A similar narrative to the last event write-up — it’s a rainy evening in London and I’m getting off at the Southwark station. I’m finding my way to the Bankside-headquartered FleishmanHillard Fishburn, to join PRCA’s Academics vs Industry Debate. The audience of more than hundred will hear insights from those two words of the industry. Should academics and industry pros work closely with each other? How can they benefit each other? And is PR degree really needed to work in PR?
The event brought together fantastic representative of two worlds: academics and industry pros. Professionals were represented by Faith Howe, Head of Talent Development of FleishmanHillard, and Chris Owen — Director at M&C Saatchi PR. Academics’ side was taken by Dr. Nicky Garsten, PR and Communications Programme Director of University of Greenwich, and Robert Minton-Taylor, Senior Lecturer at Leeds Beckett University. The panel was chaired by Stephen Waddington of Ketchum.
State of the academia
Chris Owen kicks off the debate saying that the academic courses are too often theory-based, whereas it’s best to learn profession by practicing it. Nicky Garsten says that there is no single way of getting into the industry, yet doing a PR course is one of them. She also points out that it’s vital to study what you like, and what interests you. Faith Howe emphasises how important employing people from different backgrounds is, giving example of the FHF, who employ accountants, analysts, videographers, etc. Robert Minton-Taylor says that PR degree needs to have a practical element to it, mentioning the programme, in which Leeds Becket University cooperates with the corporations like IKEA.
There is no single way of getting into the industry, yet doing a PR course is one of them.
Our chairman, Stephen Waddington, quotes the statistic of there being less than 3 per cent of the industry pros signed up for the professional development programmes organised by either CIPR or PRCA. Does that mean the poor attitude of the industry to learning?
Programme Director of Greenwich University points out that learning process doesn’t necessarily need to be done via those type of courses. Learning on the job is really crucial and beneficial, reading in the own time helps, as well. Garsten proposes that there should be an allocated reading time in the agencies. FleishmanHillard’s Head of Talent Development comments that within her agency the development is of a huge significant and FHF is signed up to the accredited professional development programme.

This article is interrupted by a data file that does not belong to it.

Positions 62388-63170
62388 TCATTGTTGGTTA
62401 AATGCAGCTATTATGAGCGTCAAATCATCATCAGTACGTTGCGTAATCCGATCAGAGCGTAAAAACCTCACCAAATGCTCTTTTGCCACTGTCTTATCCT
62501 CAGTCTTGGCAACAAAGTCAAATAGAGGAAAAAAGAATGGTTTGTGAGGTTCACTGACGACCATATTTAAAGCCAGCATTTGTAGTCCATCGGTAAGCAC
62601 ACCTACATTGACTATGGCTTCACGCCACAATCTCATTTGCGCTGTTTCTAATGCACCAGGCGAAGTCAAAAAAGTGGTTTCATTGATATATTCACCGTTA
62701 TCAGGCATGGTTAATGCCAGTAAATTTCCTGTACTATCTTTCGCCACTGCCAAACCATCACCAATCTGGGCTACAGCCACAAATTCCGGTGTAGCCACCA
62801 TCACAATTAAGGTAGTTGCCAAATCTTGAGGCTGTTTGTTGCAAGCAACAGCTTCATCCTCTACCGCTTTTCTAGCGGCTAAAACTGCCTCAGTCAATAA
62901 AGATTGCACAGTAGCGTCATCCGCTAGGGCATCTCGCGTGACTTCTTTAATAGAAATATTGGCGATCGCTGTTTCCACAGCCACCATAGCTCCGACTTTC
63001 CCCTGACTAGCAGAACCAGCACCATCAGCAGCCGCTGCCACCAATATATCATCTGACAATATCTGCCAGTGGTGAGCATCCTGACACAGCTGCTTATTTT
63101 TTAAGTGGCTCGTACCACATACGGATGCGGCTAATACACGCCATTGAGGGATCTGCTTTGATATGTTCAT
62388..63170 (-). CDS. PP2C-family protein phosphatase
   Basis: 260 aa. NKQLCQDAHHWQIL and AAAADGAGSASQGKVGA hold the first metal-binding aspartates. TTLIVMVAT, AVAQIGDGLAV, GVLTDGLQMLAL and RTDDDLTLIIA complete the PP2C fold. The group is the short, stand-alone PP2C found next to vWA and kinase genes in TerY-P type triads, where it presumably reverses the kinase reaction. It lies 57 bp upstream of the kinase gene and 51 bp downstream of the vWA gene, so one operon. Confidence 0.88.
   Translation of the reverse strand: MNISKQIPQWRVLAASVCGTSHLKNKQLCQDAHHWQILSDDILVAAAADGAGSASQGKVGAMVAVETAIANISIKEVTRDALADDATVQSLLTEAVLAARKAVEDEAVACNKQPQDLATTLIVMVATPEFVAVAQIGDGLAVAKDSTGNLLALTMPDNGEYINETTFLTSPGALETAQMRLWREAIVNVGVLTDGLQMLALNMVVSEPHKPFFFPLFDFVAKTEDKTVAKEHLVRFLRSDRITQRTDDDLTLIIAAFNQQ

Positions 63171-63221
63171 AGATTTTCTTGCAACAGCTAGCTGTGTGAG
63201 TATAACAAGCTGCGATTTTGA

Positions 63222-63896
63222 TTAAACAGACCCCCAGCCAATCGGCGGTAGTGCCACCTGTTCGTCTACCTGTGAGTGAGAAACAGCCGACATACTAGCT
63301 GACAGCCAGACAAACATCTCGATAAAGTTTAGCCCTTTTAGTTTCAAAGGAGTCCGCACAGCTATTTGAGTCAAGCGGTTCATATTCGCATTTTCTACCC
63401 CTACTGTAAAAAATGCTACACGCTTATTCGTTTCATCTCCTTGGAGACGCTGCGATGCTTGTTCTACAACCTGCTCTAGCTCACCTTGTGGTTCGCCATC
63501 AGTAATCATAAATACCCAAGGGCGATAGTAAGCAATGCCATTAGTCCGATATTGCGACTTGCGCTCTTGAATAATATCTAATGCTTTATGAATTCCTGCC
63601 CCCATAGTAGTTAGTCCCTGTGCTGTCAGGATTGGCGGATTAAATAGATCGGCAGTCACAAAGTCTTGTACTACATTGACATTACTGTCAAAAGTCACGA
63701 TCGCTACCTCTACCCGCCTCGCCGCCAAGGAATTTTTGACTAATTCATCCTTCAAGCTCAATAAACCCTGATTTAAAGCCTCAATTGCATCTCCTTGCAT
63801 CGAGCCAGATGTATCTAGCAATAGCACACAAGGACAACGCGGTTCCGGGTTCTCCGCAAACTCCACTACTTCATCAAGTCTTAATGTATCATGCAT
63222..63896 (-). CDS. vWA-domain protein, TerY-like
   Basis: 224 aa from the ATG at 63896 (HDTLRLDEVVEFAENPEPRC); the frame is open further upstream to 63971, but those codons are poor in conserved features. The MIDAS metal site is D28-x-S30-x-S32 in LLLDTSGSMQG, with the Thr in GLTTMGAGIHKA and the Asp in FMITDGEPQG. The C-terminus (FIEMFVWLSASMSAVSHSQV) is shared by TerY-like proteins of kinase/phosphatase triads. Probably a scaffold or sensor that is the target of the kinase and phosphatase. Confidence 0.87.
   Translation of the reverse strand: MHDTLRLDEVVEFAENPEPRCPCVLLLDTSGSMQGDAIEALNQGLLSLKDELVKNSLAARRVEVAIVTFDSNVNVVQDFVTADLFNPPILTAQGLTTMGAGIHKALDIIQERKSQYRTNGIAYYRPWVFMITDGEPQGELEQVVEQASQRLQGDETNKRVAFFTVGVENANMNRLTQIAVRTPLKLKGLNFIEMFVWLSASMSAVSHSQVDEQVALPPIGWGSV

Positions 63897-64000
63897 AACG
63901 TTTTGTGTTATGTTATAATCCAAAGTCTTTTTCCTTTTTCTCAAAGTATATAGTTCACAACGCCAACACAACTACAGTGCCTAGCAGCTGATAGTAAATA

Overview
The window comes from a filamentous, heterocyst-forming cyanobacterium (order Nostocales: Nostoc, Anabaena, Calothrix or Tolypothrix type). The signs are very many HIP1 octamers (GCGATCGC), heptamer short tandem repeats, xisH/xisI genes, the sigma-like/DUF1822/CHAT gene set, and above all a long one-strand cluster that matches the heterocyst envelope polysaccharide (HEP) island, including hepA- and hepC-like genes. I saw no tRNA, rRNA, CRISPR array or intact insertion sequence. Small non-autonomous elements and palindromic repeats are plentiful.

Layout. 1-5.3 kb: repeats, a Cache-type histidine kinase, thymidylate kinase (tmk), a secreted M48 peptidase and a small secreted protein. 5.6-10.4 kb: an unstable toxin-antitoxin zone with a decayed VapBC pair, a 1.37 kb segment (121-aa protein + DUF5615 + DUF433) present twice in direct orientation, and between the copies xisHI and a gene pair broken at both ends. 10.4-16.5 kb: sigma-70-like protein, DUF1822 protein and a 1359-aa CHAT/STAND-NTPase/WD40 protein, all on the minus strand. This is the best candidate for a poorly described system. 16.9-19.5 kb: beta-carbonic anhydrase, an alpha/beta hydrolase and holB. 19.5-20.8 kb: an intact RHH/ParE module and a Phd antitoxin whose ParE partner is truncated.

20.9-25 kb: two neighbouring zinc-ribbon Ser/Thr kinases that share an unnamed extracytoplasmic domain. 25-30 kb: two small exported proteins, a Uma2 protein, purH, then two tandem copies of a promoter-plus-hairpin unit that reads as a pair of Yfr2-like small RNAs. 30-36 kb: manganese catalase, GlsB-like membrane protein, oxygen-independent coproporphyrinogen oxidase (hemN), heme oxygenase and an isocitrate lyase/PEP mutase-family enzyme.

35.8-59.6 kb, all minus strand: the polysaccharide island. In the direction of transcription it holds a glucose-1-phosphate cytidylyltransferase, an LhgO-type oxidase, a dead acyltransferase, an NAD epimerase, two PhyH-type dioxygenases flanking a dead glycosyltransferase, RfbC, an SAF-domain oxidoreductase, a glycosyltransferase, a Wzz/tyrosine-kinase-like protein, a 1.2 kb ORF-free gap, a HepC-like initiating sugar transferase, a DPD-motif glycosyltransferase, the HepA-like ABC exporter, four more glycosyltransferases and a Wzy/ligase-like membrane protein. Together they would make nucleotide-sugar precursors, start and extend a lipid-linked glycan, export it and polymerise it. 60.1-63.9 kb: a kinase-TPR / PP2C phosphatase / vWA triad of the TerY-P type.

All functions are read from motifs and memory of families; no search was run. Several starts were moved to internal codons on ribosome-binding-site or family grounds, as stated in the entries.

Stephen Waddington asks Chris Owen how does he learn new skills? Chris simply follows @wadds on Twitter. M&C Saatchi PR’s tech specialist also emphasises that curiosity is crucial in PR and it is quite often more important than CV.
— Marcel Klebba (@marcelkl) February 15, 2017
How and do we teach soft skills?
Question from the floor asks how do we teach soft skills, such as creativity and being able to pick up the phone to call a journalist. Panel says that there are many ways, but some of those skills are not as easy to nurture. Some might not be as comfortable with the pitches to journalists, but PR industry needs all sorts of people. But then, is a skill to engage in conversation really a soft skill?
Since when was being able to have a conversation a soft skill? Isn’t it a basic life skill? #PRCAdebate
— Mary Whenman (@marywhenman) February 15, 2017
All in all, there’s a lot of potential for both academia and professional side of the industry. With the breadth and depth of academic research and insights from the practicalities of the profession from the pros, we can all benefit — universities can prepare great talent for the new challenges, PR pros can improve their work with insights gained from the academic work.
Did I waste three years of my life studying PR?
Amongst so many posts and tweets about PR degrees, I didn’t share my views on whether I think I’ve made a good decision to do my course. My route and decision were a bit different than anyone else’s. I was eager to study in London, and was always into media. PR sounded like a good career choice, and an interesting academic route. After three years, I’m happy with my selection and even more excited to be starting career in PR industry. Was this course really the only way for me to get into PR? Probably not. But thanks to it I got some basic information about the profession, got really interested in the variety of comms-related issues and managed to explore them. I got out there, gaining some work experience, and don’t think I could see myself doing anything else than this.
Follow PRCA on Twitter, and become a member (check student membership).
An archived live broadcast of the event can be found on Periscope.
You can also read Stephen Waddington’s piece, written after the debate.
If you have any suggestions, would like to guest post or give me a feedback, feel free to email me at kl.marcel [at] gmail.com, tweet me @marcelkl or see my LinkedIn. Thanks for stopping by, have a splendid day!